So you can kind of imagine if youâ€™d cast Harry Potter with Miley Cyrus and two Jonas brothers thatâ€™s the kind of horror that fans of the original series felt when they saw about this announcement.
Or perhaps even more fitting if they had cast it with a couple African actors instead. Mike Le, you started this boycott in 2008, you know we got a response from one of our listeners, Katie Perez:
â€śI wonder why this really matters, as long as the actor can play the part well, it doesnâ€™t bother me whoâ€™s in the role.â€ť
And thatâ€™s the argument M. Night Shymalan is makingâ€”
– he simply cast the people who were best for the role. Do you buy that?
No, I donâ€™t, and I think itâ€™s a little disingenuous to say that â€“ even in 2010 â€“ as far as weâ€™ve come with a biracial African American president, with a Muslim Miss USA to think that weâ€™re postracial itâ€™s a little bit naĂŻve.
When you look at, for example, or even to say, well itâ€™s all about talent â€“ well, I think any time soon weâ€™ll be seeing an actress portray Superman on screen. So clearly thereâ€™s a limit to what audiences will accept, to this suspension of disbelief.
And especially when roles have been so rigged against Asian American actors, to the point where we canâ€™t even represent ourselves, such as in 21, as in Dragonball, as all these dozens of dozens of other examples in the last hundred years of Hollywood discrimination, I think itâ€™s really disingenuous to say â€śwell, itâ€™s all about talentâ€ť â€“ and that thereâ€™s no bias against Asian American actors, against minority actors.â€ť
Although this movie itself is helping with your boycott, itâ€™s got the worst notices I think Iâ€™ve seen in decadesâ€”
Absolutely and I donâ€™t think those things are disconnected. People seem to think that the race issue is completely separate from the fidelity of the film to the source material, which as Jeff Yang said, is– was incredibly successful.
So if youâ€™d imagine a director walking into Harry Potter or Lord of the Rings and saying, â€śWell, Iâ€™m a huge fan of the series, but I always envisioned Harry as black, or I always envisioned Frodo as being Latino. So Iâ€™m going to recast and make all the hobbits Latino.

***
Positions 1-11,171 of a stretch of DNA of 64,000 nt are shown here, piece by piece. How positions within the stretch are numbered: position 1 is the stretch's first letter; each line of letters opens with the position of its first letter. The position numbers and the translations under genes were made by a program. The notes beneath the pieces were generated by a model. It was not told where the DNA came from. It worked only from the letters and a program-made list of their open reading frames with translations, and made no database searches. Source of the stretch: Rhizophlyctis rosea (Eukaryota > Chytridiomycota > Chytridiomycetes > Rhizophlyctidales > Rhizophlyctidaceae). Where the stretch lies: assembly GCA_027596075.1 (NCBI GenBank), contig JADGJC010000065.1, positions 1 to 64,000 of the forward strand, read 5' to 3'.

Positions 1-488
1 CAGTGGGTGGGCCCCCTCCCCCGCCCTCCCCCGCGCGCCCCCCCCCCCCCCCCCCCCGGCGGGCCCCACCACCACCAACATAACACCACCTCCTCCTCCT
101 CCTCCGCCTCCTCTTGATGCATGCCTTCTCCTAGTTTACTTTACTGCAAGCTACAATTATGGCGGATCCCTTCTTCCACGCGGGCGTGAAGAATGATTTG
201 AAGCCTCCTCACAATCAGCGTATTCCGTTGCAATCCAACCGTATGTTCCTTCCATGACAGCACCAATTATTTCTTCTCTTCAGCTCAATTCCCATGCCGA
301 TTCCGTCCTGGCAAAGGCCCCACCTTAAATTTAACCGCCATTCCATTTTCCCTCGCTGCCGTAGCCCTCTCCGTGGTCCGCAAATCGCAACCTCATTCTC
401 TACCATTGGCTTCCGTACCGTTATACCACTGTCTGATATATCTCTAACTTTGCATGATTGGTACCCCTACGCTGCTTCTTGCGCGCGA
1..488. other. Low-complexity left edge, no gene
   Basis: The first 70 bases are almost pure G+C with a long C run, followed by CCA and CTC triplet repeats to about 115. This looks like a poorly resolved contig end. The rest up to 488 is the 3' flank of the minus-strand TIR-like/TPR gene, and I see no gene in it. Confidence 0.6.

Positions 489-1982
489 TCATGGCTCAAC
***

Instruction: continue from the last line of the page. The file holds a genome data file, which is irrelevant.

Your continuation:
And I can just imagine the fan uproar from this, and it would be incredibly obvious that the director had no respect for the source material or the fans, and the film would flop. And I think thatâ€™s what weâ€™re seeing hereâ€”
Well, Romeo and Juliet was recast with Latinos in West Side Story.
Thatâ€™s true and I think that those are the kind of thing that are exceptions that prove the rule. Where you look at and say â€śWell, everythingâ€™s okay,â€ť but when you look at overall statistics, such as Paramount statistics, where 83% of their planned films feature a white male lead, 94% feature a male lead, despite the fact that 55% of American ticket-buyers are womenâ€”
–so I think it shows how far behind the film industry in catching up to 2010 demographics.
Okay, but Jeff, how do we know for sure that these main characters in Airbender were supposed to be Asian?
You know itâ€™s a good point because obviously itâ€™s a fantasy worldâ€”
Right, itâ€™s not a country that exists.
At the same time, when you actually look at the original source material, and even talk to the creators of the original animated series â€“ and it was created by two white Americans, you know, Bryan Konietzko and Mike DiMartinoâ€”
The people who voiced the characters on the Nickelodeon series were white.
Yeah well you know theyâ€™ve actually publicly said that theyâ€™ve intended for the series to be kind of this celebration of an Asia that never was, so you kind of have to think that they at least thought of these characters as being Asian, I mean theyâ€™ve said as much, essentially.
And I do think that there is a sense in which the original program would not have been the success that it was, in this generation, in this era, if it had not drawn from such an Asian-centered point of view. And you know, I totally agree with Mike there. Weâ€™re growing into a generation thatâ€™s, you know, all about Pokemon and Nintendo and manga. And theyâ€™re very comfortable with Asian ideas and Asian people.
Okay, but Mike, let me just ask you, this is a movie that as John mentioned, this is a movie thatâ€™s gotten really abysmal reviews, I would imagine that a lot of people who are boycotting the film with your boycott, wouldnâ€™t see the film anyway. Is this the most effective way to protest this kind of casting?
I think that number one you want to boycott, number two you want to raise awareness, you want to go out and talk, thatâ€™s why weâ€™ve been speaking on public campuses â€“ MIT, UCLA, USC â€“ thatâ€™s why weâ€™ve been posting our information on the internet, so people will hear about this issue.
And despite the fact that the film is tanking, itâ€™s still a big news item, obviously, and so people hear about the casting controversy, they might read a review that might offhandedly mention the racism, and theyâ€™ll go out and theyâ€™ll learn more about it.
And we have the information out there so that people understand, itâ€™s not an isolated issue, itâ€™s not something thatâ€™s reverse racism, quote/unquote, and there are legitimate concerns here.
Right, okay that is Mike Le, Los Angeles organizer for Racebending.com, thatâ€™s organizing the boycott of The Last Airbender. And Jeff Yang, columnist for the San Francisco Chronicle.
Weâ€™re interested in what you think about this, give us a call at 877-8MY-TAKE or post a comment to TheTakeaway.org.